Brands must adopt fresher techniques in order to keep up with the BRIC juggernaut

25 October 2013

Dan Hawker

Dan Hawker

Former Head of Tobacco, Wholesale & Retail

One look at the global map tells its own story: British products are increasingly in demand globally.

Whether its luxury clothes from London, Scotch Whiskey from Edinburgh or the latest vehicle from one of the country’s resurgent automotives, the Made in Britain label carries considerable gravitas. In the developing nations, the rise of the middle class has been one of the most significant production drivers of the 21st century.

The BRIC nations (Brazil, Russia, India and China) are markets with good growth-aiding export opportunities for manufacturers. It is estimated that by 2050, these four nations will make up the top four largest global economies. The total value of UK goods and services exports will increase by 8.5% a year over the next 10 years, according to ITEM, with the total value of UK goods and services into the BRIC countries to increase by 11.7% a year to 2020. With their populations also growing significantly by the decade, it makes for good locations to establish a presence.

Here’s what marketing individuals of consumer products companies can look for when approaching these markets and solidifying their brand:

The emerging middle classes

The powerhouses of foreign economies have increasing capacity for consumer products in growing middle classes of the BRIC nations.

A recent McKinsey report estimates that by 2020, there are expected to be more than 1 billion new consumers spending between $10 and $100 per day from these four countries alone. According to another study by auditors EY, while cash strapped consumers in the UK continue to feel the impact of tax increases, austerity measures and depressed wage rises, strong economic growth in the BRIC economies will see the average household income rise by 14% a year to 2020.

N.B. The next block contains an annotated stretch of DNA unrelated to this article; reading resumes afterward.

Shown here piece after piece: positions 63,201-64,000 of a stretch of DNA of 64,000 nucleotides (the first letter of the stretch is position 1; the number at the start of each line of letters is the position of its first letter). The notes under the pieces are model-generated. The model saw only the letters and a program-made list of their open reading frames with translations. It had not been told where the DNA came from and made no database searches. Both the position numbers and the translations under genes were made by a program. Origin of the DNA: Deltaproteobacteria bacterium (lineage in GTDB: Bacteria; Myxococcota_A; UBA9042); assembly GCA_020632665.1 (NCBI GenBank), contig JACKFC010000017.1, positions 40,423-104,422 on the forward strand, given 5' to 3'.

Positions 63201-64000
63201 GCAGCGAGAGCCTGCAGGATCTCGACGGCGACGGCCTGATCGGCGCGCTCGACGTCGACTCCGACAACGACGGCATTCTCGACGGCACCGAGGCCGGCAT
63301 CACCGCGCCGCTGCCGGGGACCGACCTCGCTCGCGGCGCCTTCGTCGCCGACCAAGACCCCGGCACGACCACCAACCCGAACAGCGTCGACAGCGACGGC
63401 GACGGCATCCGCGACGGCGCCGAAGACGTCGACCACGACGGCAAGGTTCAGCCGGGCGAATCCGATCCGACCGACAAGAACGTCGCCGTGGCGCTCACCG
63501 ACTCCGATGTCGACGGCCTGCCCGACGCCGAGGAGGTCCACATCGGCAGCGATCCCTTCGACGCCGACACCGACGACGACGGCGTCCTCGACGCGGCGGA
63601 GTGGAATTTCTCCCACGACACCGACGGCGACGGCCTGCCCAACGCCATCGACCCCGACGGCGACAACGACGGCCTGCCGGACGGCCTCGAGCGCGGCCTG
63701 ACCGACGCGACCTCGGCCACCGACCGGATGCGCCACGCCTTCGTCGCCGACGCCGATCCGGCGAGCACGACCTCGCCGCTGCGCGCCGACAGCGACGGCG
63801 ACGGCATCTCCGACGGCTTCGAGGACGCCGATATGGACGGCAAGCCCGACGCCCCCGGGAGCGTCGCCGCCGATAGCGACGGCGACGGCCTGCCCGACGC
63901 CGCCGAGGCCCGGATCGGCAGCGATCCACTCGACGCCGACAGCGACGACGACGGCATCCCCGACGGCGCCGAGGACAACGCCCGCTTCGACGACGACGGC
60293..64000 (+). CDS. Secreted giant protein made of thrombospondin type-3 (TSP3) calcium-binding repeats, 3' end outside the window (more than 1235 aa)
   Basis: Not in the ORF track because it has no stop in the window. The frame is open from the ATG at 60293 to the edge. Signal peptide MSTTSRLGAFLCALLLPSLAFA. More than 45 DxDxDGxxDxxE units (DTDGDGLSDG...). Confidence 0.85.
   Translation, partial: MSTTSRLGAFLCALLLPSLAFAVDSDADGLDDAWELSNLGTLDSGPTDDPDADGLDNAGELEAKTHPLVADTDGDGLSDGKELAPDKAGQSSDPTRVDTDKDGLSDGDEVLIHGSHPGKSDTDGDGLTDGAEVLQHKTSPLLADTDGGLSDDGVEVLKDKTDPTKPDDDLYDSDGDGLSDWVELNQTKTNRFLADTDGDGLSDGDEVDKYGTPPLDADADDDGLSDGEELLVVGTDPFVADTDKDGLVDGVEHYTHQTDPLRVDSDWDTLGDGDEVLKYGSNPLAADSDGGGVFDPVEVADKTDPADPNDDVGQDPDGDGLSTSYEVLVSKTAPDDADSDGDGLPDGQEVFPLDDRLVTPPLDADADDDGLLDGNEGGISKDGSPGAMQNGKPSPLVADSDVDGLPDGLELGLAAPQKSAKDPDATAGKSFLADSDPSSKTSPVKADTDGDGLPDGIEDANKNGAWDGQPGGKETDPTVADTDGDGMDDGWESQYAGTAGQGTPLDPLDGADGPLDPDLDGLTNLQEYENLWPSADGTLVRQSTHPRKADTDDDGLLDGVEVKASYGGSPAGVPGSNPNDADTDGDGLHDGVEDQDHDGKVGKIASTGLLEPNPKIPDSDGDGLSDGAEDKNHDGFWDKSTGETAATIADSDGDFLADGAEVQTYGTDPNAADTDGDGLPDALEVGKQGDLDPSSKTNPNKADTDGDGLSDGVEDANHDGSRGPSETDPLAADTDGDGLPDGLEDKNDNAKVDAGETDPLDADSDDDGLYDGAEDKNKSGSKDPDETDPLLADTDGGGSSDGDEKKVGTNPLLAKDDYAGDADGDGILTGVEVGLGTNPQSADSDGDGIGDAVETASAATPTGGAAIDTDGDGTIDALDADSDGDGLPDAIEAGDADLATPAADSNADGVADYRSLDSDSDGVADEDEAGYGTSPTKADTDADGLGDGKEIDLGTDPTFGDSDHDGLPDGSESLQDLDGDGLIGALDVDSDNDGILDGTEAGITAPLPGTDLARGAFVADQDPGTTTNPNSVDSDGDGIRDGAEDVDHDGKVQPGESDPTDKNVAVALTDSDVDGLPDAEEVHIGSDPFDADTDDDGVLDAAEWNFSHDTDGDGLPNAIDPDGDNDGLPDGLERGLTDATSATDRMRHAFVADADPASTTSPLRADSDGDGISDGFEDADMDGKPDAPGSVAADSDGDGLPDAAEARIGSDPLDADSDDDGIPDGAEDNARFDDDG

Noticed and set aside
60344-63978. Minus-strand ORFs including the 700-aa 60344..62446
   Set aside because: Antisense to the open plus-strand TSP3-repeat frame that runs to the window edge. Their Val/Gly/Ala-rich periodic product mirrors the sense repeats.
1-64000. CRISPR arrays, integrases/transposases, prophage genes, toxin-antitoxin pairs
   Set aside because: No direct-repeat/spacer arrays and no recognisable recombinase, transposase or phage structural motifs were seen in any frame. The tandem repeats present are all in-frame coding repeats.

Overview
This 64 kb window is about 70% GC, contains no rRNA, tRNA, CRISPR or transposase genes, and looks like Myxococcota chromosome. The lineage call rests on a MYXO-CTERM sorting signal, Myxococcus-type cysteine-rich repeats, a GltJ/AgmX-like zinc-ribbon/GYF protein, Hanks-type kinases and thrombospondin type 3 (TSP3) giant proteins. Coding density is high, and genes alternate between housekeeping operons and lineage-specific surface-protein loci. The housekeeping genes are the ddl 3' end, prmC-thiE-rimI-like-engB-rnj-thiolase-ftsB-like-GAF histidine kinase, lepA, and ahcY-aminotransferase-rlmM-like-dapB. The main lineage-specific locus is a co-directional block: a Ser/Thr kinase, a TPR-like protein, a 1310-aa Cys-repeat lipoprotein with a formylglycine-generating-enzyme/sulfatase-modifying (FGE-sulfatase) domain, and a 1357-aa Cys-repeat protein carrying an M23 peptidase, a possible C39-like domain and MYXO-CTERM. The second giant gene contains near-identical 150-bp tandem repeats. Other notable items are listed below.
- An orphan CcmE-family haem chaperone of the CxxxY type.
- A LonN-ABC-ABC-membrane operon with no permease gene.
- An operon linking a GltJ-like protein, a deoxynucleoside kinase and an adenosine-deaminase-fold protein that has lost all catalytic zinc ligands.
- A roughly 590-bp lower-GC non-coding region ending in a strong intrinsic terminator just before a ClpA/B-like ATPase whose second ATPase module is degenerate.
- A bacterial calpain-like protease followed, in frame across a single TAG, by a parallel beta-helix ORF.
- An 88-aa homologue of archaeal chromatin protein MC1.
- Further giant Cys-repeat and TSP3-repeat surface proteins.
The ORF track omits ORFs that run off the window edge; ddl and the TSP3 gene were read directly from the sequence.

Improved living standards and the growth of the middle classes will also deliver a significant increase in consumer demand for electrical goods and high tech products - traditional strongholds for UK exporters.

But capturing the loyalty of the local markets is one barrier. Beverage giants Coca-Cola and Pepsi have found resistance to their products in China when up against domestic competitor Master Kong. The latter being established since 1991 along with domestic customer loyalty – even as globalisation increases – are still significant factors.

An evolving market needs fresh techniques

The evolved market of the BRIC countries presents a significant opportunity for consumer goods businesses operating in mature markets with limited opportunities for growth. One example is in healthcare, a UK sector continuously being squeezed financially. Investments in healthcare infrastructure within BRIC countries are expected to play a significant role in the future growth of the patient monitoring devices market, as medical facilities aspire to achieve Western standards of care.

To develop further in the BRICs, brands also need to understand how well accepted the western values that have underpinned the globalization trend to date are. Refining CRM is also a vital part of the process, given western companies’ shift from mass marketing BRIC countries to a focus on customer relationship management.

Acquiring customer and prospect data on a more personal level, as opposed to simply purchasing it, will give companies a competitive advantage. But there are other marketing considerations.

A one-size fits all approach doesn’t work

While marketing spend towards BRIC nations has increased significantly in the last five years, success can remain hard to come by. The all-encompassing advent of social media has reached a level for encouraging strong marketing initiatives, coinciding with increased literacy rates in the four countries.

Although it varies across industries, social media marketing's broad focus is on developing products targeted at specific consumer groups, launching new product offerings and monitoring brand image sentiments.

As more 3G/4G and LTE networks become part of the wireless network in these countries, smartphone adoption will be as high as other developed nations by as soon as 2018. YouTube is also an effective channel for localising marketing. Luxury automotive McLaren hopes to use content revenues sold against branded content to help further fund its marketing efforts in the BRIC economies. It aims to translate such content into local languages, rather than rely on its existing English language versions.

A digital view of the world, giving instant access to millions while having the added flexibility of language options, has levelled the playing field. Now is the time to follow McLaren’s proactive lead and race ahead.

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